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Final Fantasy: Dimensions

"This is a game that relies on its roots and branding above all else."

"It all began with an iPhone, or so the legend says."

You've heard the story before: the Warriors of Light, infused with power from a sentient crystal, set out on a journey to rid the world of encroaching evil. As they struggle against the overwhelming power of the almighty Empire, they cross paths with a reclusive Dragoon, meet the brilliant Dr. Lugae and his science-born companion, and brave the scorching-hot peaks of volcanic Mount Gulg. Even the Empire's four fearsome elemental generals prove no match for the heroes, who employ the powers of the Paladin and Black Mage with deadly efficiency.

Pop quiz: which Final Fantasy am I describing? If your guess was "all of them," you're close! Such is the nature of Final Fantasy: Dimensions, a deliberate amalgam of old Final Fantasy concepts in a new iOS package. Ideas from every pre-Playstation era Final Fantasy are pieced together to form a game that hits nostalgia buttons in a good way, but occasionally frustrates due to monotonous segments and a lack of polish. It's a little hard to forgive its imperfections, considering that the game was reworked for iOS; the lack of in-game art assets and recycled dungeons in particular feel like missed opportunities for improvement. Still, I'm grateful that the game was released in English, and while it isn't everything I hoped it would be, Final Fantasy: Dimensions does enough right to be worth playing.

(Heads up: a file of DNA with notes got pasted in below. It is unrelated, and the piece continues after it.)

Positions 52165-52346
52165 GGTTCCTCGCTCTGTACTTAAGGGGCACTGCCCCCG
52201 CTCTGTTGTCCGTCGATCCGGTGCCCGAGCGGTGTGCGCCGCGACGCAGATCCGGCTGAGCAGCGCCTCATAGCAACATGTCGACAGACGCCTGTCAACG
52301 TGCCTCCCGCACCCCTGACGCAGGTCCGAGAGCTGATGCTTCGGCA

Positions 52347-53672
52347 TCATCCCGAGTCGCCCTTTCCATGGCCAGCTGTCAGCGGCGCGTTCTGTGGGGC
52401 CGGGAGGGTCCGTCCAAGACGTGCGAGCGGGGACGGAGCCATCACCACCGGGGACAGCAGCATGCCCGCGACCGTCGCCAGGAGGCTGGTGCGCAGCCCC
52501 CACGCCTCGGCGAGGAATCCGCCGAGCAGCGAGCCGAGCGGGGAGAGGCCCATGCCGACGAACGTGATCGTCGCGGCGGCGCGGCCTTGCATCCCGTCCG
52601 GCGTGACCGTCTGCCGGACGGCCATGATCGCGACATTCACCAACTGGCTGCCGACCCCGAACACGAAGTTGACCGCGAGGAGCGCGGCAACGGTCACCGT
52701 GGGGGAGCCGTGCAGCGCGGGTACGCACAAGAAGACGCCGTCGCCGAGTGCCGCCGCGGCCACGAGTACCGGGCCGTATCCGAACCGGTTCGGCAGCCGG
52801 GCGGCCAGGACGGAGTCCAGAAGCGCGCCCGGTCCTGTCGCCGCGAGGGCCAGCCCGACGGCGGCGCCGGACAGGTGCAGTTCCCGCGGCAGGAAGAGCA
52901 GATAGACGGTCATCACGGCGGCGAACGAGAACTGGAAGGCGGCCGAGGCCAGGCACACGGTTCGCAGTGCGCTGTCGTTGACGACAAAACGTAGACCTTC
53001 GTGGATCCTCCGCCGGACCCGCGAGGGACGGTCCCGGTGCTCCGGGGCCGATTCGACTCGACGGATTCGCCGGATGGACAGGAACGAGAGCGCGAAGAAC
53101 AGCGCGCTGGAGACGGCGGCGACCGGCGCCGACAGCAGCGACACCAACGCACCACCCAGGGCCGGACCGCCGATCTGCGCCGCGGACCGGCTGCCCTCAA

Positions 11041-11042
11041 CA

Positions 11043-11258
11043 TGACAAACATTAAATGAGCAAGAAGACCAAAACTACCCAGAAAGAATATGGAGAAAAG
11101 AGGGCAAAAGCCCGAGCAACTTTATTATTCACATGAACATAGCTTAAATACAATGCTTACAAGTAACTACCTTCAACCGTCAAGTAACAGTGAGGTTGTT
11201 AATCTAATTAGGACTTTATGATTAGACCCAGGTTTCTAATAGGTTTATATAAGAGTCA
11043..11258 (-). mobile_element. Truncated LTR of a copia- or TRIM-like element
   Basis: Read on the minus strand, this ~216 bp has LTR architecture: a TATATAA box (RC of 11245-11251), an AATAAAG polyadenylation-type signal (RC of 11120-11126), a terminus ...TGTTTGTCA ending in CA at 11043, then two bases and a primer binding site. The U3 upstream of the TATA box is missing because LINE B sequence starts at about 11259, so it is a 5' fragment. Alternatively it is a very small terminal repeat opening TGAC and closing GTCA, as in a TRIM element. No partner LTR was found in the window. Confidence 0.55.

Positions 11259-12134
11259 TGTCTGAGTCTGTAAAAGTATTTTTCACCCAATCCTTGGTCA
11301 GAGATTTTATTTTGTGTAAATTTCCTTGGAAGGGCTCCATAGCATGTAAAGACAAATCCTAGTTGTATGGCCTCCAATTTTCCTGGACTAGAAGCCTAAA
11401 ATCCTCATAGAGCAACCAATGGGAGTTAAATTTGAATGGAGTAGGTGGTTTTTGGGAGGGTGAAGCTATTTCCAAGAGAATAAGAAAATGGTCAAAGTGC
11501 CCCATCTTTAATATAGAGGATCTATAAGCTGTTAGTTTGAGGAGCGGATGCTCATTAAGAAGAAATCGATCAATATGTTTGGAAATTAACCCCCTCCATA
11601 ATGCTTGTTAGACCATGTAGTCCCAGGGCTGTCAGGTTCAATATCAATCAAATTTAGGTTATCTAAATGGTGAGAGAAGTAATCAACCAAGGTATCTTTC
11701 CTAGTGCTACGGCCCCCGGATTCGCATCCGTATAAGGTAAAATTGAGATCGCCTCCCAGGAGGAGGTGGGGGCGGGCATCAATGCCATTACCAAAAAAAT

The game's opening appears derivative, but belies some interesting depth. It introduces the player to stock JRPG characters with clichéd personalities: spunky hero Sol, his childhood friend Glaive, love interest Diana, and battle-hardened mentor Aigis. They are sent by the king of Lux to investigate a nearby shrine for unusual activity surrounding the nation's protective crystal. At the same time, in the northern kingdom of Harmonia, four other people are captured by the Avalonian Empire and sent to the very same shrine. However, their orders are to steal the crystal and hand it over to the Empire as part of some nefarious plot. Brooding loner Nacht, serenely mysterious Sarah, and polar-opposite twins Dusk and Alba reach the crystal right as Sol's group does. Angry words are exchanged, a blinding light shines, and the groups are forcibly reconfigured as the world is separated into two halves.